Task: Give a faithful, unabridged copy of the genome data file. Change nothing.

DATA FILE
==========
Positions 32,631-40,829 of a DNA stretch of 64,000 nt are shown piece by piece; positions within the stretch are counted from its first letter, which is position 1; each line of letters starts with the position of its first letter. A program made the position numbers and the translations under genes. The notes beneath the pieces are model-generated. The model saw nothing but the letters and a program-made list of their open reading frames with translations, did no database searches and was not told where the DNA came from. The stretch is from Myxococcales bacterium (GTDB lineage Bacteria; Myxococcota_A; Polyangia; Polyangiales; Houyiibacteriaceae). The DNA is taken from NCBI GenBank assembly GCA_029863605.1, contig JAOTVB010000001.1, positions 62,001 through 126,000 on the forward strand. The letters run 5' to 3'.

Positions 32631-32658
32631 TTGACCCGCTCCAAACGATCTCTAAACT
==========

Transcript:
Positions 32,631-40,829 of a DNA stretch of 64,000 nt are shown piece by piece; positions within the stretch are counted from its first letter, which is position 1; each line of letters starts with the position of its first letter. A program made the position numbers and the translations under genes. The notes beneath the pieces are model-generated. The model saw nothing but the letters and a program-made list of their open reading frames with translations, did no database searches and was not told where the DNA came from. The stretch is from Myxococcales bacterium (GTDB lineage Bacteria; Myxococcota_A; Polyangia; Polyangiales; Houyiibacteriaceae). The DNA is taken from NCBI GenBank assembly GCA_029863605.1, contig JAOTVB010000001.1, positions 62,001 through 126,000 on the forward strand. The letters run 5' to 3'.

Positions 32631-32658
32631 TTGACCCGCTCCAAACGATCTCTAAACT